These past few months have been indescribably fulfilling, yet chaotic, as these things usually go, lol. 😉 I’m nearly through my first semester as a music professor for Cal Poly Pomona; I’ve spent nearly every waking moment setting up and teaching my new classes! I’ve really been enjoying this adventure, and I look forward to each following experience with this wonderful school.
Naturally, as the semester draws toward a close, I’ve been itching to get back to composing and completing my upcoming album, “Legend Seekers” – I’ll be able to start getting back to these projects in just another few weeks, yay! In the meantime, I’ve been meaning to set up this blog post to showcase some of the photos and videos documenting our recording sessions for “Intrepid” and some of the other works that will appear on this upcoming album… Enjoy the gallery and impromptu videos below!
Don’t forget… if you’d like to be a Backstage Supporter of this and other future projects, visit the Backstage Community to see what perks are available–like autographed copies of scores and albums as well as your name listed on the albums you support!
A very special thanks to everybody who has patiently worked with me to make this become a reality!! <3
Coming up soon in these next couple of months, we’ll be recording the epic Fantasy for Oboe/English Horn Soloist and Chamber Orchestra, “Intrepid“! It will be an amazing compliment to the Leviathan E-Violin Concerto on the upcoming album! <3
To prep the upcoming strings-only session — to make the process as easy as possible on my dear friends helping to make this possible — I decided to record myself playing the 2 violin parts and viola part ahead of time. It’ll give me a lot more flexibility in mixing the tracks, and give my players a really solid footing when reading through this together.
One of the things I love about a process such as this, is getting to hear a larger piece broken up into its basic layers–getting to hear what components interact to create the overall effect–and it never ceases to amaze and thrill me! I love music that weaves in and out of itself like a sonic tapestry…
You can get a sense for the intricacy of this work by listening to the following two segments of this prep-recording. Enjoy! 🙂
Want to contribute to this recording? There are several ways you can help:
“Greek Dance” is one of my earliest pieces; I believe this is one of those tunes I wrote while sitting on the bus during my tour years, like “Face in the Moonlight“…
Composed in 2002, this charming and enthusiastic work for string quartet makes playful use of the various rhythmic textures able to be derived from odd-beat patterns. Though it stands, in its spontaneity and brevity, as one of Wallin Huff’s earlier works, it remains a favorite among those who have tackled its deceptively simple intricacies.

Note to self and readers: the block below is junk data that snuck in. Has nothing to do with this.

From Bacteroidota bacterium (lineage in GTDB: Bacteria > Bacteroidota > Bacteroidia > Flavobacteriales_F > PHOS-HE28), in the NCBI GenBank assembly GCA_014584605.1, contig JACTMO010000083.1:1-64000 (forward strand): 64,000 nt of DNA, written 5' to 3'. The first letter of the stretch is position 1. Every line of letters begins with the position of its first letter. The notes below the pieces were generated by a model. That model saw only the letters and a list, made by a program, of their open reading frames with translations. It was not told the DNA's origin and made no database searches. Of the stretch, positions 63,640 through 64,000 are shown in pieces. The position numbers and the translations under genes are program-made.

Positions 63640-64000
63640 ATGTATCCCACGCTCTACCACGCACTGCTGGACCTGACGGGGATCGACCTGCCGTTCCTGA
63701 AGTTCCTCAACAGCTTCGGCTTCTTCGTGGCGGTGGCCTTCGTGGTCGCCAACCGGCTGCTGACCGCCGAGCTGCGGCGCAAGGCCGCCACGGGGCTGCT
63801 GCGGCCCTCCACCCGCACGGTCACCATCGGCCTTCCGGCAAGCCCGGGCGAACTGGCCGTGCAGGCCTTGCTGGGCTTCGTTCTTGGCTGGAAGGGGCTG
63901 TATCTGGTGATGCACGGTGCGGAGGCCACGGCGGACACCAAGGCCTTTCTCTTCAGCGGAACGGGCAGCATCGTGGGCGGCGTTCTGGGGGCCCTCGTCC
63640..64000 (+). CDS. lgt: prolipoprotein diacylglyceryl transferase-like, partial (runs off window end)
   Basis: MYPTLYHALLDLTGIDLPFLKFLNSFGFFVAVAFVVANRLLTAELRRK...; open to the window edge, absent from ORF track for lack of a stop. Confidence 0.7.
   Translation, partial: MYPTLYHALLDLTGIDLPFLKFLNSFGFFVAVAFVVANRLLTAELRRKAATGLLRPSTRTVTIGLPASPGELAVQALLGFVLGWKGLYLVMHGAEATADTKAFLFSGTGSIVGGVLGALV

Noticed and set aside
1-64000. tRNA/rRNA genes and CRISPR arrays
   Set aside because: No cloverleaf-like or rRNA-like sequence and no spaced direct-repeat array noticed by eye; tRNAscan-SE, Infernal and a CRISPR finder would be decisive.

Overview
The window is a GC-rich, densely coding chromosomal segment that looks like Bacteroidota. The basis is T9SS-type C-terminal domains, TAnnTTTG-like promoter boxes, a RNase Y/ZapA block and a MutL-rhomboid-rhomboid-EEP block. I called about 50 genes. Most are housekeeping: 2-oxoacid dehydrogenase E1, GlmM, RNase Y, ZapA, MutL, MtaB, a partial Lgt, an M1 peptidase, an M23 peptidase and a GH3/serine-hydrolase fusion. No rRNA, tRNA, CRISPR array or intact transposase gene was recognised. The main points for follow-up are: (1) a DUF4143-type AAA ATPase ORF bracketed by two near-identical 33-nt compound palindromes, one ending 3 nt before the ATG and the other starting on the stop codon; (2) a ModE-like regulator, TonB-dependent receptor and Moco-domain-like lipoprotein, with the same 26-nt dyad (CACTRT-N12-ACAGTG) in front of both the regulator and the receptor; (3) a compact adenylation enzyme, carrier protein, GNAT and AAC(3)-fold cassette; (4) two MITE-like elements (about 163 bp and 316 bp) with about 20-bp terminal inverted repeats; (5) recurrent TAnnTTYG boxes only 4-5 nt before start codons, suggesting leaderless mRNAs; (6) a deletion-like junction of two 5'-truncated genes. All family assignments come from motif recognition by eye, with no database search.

It seems so simple, yet it’s such a challenge and a blast to play!
Earlier this year, Ryan M. Luévano invited me to include a short piece for string orchestra of my own during the debut concert of the Neue World Orchestra Project, so I decided to arrange this old quartet for the group. I really love the extra layers of color and texture it provides!
Welcome to #NewTuneThursday! (Parts of this post were published three years ago.)
The story behind “Butterfly Lullaby” is an interesting one! While I completed it in its present state in 2012, it actually existed long before that as a simple violin and piano duet called, “A Lyrical Interlude,” originally composed in 1998…. Wow! It is truly a blast-from-my-past – I was only 18 years old! ?
Late in 2012 – before I had any real discography – I had decided that, with some of my more current works slated to come out on the Navona Recordings label soon, I wanted to self-produce a very simple, eclectic album of all my older and perhaps more naive compositions – because I still enjoy them and didn’t want them to be forgotten, even though they were early works from a much younger composer. ? As I was compiling all the pieces I wanted to record and include on this album, I came across my old little violin/piano duet, which I had performed several times years prior with friends in private concerts and events. It lacked the intro and “bridge” section of the current Lullaby, and it didn’t modulate keys as it does now, so it was very short and simple. But I loved it dearly and really wanted to include it.
I considered to myself how, in 2012, I rarely played the violin part any more, but I did find myself singing it regularly! So, I said to myself, why not 1) turn the violin part into a vocal solo and add lyrics, 2) keep and embellish the piano part, and 3) add another melodic line to harmonize with the vocal part?
I went to work on it with excitement and finished “Butterfly Lullaby” in only a matter of days! With such a charming and unpretentious melody I knew it had to be a lullaby of some sort, and, after some light research, I had decided that the topic would be loosely based on Native American mythology – that of the tale of the Butterfly as the bringer and keeper of dreams. And, from that moment on, this piece was given a grand rebirth!